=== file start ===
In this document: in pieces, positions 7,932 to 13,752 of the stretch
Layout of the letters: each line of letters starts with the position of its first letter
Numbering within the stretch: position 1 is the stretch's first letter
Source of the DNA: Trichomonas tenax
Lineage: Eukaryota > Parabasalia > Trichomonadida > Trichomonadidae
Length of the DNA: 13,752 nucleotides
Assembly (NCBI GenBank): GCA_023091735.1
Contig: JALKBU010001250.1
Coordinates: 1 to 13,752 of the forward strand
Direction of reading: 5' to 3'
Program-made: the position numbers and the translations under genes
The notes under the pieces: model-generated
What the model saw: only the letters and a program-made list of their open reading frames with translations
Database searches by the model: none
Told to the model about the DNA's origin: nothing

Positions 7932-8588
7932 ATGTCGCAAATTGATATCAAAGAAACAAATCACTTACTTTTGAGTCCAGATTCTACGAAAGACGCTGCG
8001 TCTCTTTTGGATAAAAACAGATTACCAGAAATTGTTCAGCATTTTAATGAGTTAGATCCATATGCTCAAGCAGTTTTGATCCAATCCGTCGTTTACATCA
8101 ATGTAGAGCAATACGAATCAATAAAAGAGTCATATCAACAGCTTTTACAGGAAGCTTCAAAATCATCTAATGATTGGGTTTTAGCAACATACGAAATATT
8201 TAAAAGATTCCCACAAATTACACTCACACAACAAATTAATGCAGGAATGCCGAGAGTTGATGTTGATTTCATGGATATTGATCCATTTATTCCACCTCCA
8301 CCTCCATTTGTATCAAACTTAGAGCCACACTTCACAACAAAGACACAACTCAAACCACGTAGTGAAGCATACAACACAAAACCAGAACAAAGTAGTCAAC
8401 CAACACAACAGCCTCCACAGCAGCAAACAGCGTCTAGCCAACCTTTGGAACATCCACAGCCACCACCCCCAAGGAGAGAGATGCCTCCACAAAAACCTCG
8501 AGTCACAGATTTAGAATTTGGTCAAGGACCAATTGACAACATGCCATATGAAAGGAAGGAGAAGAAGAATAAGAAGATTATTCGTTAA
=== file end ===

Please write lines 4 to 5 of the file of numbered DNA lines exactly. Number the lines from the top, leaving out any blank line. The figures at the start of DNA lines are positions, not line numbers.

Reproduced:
Source of the DNA: Trichomonas tenax
Lineage: Eukaryota > Parabasalia > Trichomonadida > Trichomonadidae